From the editor
I’ve been hearing about the “dark web” for a few years. In the past, it had always seemed like something out of a James Bond or Mission Impossible movie—or a place where Lisbeth Salandar (of The Girl With the Dragon Tattoo books) would hang out. And then recently, it became very real.
In March, a group of about 30 credit union folks gathered at the headquarters of $2.7 billion Apple Federal Credit Union in Fairfax, Virginia, for a discussion of cybersecurity best practices. At the event, Seth Jaffe, general counsel and VP/incident response for CUES strategic partner LEO Cyber Security, Dallas, took us on a tour of the dark web—the black market of the internet. (Jaffe started the tour by saying, “Do not try this at home unless you know what you are doing!”—a very wise disclaimer that I will echo here.)
What wasn’t surprising about the dark web: The items for sale include credit card numbers, tax records and Social Security numbers.
What was surprising about the dark web: Many of these items are available for purchase at extremely low prices! One seller had Social Security numbers for $1 a piece if you bought at least nine. Tax records were going for $7.99 each. ATM malware cost $5,000 and ransomware just $49. There was even a 10 pack of “low security credit union bank records” for a mere $400.
Even more surprising? How e-commerce-y the sites were. Many sellers offered support and money-back guarantees! Someone was selling a PIN skimmer at a holiday discount. And each seller had scores and feedback, just like an Amazon marketplace vendor.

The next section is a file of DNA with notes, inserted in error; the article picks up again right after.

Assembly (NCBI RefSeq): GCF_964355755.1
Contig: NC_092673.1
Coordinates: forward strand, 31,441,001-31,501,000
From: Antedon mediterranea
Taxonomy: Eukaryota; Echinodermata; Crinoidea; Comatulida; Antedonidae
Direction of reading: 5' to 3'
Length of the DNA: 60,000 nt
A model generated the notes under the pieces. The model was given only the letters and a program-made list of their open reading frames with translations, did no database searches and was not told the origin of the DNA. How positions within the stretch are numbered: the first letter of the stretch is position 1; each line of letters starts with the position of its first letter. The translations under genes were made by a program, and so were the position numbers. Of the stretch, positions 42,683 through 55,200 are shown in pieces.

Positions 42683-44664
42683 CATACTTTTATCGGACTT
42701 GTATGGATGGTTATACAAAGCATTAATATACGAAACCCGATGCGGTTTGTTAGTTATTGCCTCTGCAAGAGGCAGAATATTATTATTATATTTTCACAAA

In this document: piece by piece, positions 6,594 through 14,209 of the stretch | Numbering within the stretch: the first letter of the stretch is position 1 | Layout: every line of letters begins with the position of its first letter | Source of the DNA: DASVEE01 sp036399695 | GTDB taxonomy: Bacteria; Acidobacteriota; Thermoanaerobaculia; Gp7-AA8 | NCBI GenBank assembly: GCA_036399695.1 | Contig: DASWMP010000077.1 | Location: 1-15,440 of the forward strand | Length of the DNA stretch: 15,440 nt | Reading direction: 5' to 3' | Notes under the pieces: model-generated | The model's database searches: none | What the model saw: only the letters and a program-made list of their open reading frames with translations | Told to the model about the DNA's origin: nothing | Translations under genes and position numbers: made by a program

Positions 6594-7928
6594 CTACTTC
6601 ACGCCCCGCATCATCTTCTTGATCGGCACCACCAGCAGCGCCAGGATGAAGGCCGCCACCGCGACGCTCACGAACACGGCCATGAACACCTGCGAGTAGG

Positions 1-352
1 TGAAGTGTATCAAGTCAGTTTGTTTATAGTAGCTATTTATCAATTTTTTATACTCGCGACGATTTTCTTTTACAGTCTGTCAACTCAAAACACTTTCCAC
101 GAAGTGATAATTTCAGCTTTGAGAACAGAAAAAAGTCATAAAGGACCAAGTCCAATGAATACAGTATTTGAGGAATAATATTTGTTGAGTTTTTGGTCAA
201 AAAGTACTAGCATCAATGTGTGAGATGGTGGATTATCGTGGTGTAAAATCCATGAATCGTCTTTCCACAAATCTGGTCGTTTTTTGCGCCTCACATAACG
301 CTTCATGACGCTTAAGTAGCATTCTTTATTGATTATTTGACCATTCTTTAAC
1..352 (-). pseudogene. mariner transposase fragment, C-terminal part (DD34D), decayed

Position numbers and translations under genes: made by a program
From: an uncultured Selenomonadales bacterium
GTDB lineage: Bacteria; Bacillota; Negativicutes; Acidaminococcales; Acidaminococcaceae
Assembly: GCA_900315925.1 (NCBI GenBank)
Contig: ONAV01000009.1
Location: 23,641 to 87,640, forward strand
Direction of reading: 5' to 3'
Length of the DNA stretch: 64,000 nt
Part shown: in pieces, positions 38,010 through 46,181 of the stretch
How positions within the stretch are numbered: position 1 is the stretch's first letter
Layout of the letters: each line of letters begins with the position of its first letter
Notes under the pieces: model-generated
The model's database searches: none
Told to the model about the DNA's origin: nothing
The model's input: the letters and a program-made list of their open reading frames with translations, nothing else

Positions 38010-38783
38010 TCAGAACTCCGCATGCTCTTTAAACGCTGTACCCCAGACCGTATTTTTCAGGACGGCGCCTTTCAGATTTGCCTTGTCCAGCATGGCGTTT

The exercise highlighted just how important it is for credit unions to be super vigilant about cybersecurity. The threats are coming from all sides: external, internal, and through gaps in your third-party relationships or cloud-based services. Add in nation-state-sponsored attacks, and it’s not surprising that cybersecurity is keeping us all up at night. In our cover story this month, I hope you will find some actionable tips for developing a strong culture of security. Read more in “Keep Your Guard Up,” and a companion article about the dark web.
On a completely unrelated note, I hope that you will join me and your CUES member peers in a new offering through CUESNet™, our revamped members-only forum. Starting in May, we’ll be participating in the Pathway of the Quarter: Change Agility. Using a learning pathway from CUES Learning Portal, we will study change management and discuss what we learn in a CUESNet community. Simply visit cuesnet.cues.org and look under “Communities” to access this benefit of your membership.
I hope to see you there!
YOUR THOUGHTS: Has your credit union conducted a cybersecurity business impact analysis?